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In honor of Women’s History Month, we wanted to spotlight our Co-Founder, Angel Saemai. We took it upon ourselves to dive deep with Angel by asking 6 questions to get to know how Overall Murals started and her journey as a successful business owner. Hear #herstory

When did the entrepreneur bug bite you?

It was in 2006 when I was working at an advertising agency and found myself feeling disconnected in my role as a Media Planner. I repeatedly asked myself, “Why am I here, and who am I here for?”. As a large company, there was no interaction with the owners, stakeholders, or board members. I found my experience impersonal and shortly after starting my role, I yearned to create something of my own – something transparent in its purpose. And that’s when I was bit by the entrepreneur bug.

Tell us about your first entrepreneurial venture: How did you come up with the idea and how did you start your business?

I met Dmitry, my soon to be husband and business partner in 2007. He was a rebellious and strong-willed artist, the kind that marched to his own beat (in fact, nothing has changed). He had just opened a small sign and mural painting business, okMitch Studio, while I was working at a large social network in sales. I spent my spare time helping Dmitry track down new clients for his business. During the recession of 2008, I found myself laid off without a job. This became the perfect moment to take our two backgrounds and combine them into a business we both were passionate about.

Who were the mentors that encouraged you?

The most encouraging mentor has always been my mother. My parents immigrated with me to the US from Thailand when I was about seven months old. Since then, my parents worked multiple low-paying jobs, day and night, to put my younger brother and me through Bay Area private schools and colleges. As hard as they worked my mother was strong and took pride in all that she did and I admire her for that. She always pushed me to excel in whatever I pursued and supported me to the fullest. Today, she continues to urge me to make decisions that are both honest and productive and for that, I am thankful for her.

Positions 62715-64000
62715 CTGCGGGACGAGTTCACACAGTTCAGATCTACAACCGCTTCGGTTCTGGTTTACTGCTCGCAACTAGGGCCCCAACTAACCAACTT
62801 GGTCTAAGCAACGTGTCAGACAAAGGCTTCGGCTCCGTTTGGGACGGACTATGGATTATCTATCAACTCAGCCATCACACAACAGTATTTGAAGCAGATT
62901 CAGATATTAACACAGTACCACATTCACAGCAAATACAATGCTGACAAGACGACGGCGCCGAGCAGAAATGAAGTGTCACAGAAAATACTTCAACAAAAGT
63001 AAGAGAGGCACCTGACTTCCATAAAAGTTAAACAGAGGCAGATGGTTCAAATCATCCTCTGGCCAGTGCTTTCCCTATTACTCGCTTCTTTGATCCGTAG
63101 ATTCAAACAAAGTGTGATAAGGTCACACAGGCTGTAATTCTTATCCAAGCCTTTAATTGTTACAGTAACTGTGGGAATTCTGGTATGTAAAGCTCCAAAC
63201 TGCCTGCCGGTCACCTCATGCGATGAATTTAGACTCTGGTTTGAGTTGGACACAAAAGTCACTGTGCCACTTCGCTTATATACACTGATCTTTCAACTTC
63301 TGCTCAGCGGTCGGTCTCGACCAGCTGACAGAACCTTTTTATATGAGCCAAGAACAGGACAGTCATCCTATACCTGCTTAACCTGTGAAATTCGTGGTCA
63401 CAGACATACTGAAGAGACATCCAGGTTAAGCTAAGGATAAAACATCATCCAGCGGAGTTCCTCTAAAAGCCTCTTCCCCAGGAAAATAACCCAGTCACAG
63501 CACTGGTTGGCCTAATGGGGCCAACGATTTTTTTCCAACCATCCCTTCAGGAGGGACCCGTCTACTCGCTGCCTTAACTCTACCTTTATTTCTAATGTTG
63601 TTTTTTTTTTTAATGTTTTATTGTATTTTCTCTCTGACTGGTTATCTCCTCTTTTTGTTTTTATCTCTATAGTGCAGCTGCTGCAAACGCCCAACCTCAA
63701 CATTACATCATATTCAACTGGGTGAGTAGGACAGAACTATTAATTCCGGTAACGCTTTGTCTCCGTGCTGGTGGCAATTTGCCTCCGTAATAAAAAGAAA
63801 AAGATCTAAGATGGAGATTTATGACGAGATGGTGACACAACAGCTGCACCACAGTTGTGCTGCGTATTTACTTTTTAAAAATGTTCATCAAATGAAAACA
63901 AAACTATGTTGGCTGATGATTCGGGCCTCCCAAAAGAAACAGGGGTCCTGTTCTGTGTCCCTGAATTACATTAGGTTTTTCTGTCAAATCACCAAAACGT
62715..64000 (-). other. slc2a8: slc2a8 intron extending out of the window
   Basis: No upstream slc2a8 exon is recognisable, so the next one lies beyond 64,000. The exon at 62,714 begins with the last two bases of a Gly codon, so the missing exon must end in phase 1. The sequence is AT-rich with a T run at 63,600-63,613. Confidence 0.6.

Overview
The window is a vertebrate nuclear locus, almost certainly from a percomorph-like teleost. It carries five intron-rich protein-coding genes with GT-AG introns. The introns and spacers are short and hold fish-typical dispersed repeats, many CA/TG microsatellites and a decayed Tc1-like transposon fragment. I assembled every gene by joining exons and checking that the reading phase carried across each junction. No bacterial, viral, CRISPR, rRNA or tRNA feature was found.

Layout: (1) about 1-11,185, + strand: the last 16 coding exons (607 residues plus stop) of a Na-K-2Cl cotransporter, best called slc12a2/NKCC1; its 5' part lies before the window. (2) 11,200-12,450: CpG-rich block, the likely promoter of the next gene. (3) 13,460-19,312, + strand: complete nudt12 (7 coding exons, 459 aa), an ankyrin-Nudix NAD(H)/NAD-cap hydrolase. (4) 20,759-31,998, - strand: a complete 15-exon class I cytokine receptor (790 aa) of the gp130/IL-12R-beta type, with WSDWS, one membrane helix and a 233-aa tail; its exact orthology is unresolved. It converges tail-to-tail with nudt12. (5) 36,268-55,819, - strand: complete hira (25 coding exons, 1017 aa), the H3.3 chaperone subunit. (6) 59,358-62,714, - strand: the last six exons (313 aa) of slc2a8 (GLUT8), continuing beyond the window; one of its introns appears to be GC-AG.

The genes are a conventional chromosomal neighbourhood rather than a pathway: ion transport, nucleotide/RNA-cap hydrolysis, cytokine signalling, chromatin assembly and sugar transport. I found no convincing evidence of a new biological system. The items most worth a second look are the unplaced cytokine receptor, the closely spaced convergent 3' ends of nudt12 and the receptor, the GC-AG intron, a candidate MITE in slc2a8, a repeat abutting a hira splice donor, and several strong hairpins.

How do you balance your entrepreneur life with friends that don’t understand the challenges of running a business?

Work-life-balance has always been difficult. For a long time, I felt that working as much and putting in as much effort as possible meant that success was imminent. In the beginning, in order to build and learn the industry, I sacrificed what was a busy social life. As I’ve gotten older and my company grows, I am more cognizant of the need to set aside time for myself, my family and loved ones.

What is the biggest challenge for you as an entrepreneur?

There are challenges in every stage of a business’s lifespan. The beginning comes with issues that may affect your self-esteem and self-belief. And there is a lot of picking yourself up and dusting yourself off. This never completely goes away, but eventually as one learns from past mistakes and failures it is more infrequent. At the stage I’m in now, I’m navigating how leadership requires making crucial decisions that impact a team of people, their livelihood, and safety.

What tips do you have for other women who would like to start their own businesses?

Starting something on your own can be daunting. It requires one to be unafraid of failure and oftentimes, you are not an expert with every aspect of what it takes. This has only gotten harder with the influence of social media. We are so aware of what our friends, colleagues, competitors, and consumers are doing. In embarking on your own, it’s important to stay true to yourself and not cater to anyone else’s expectations.


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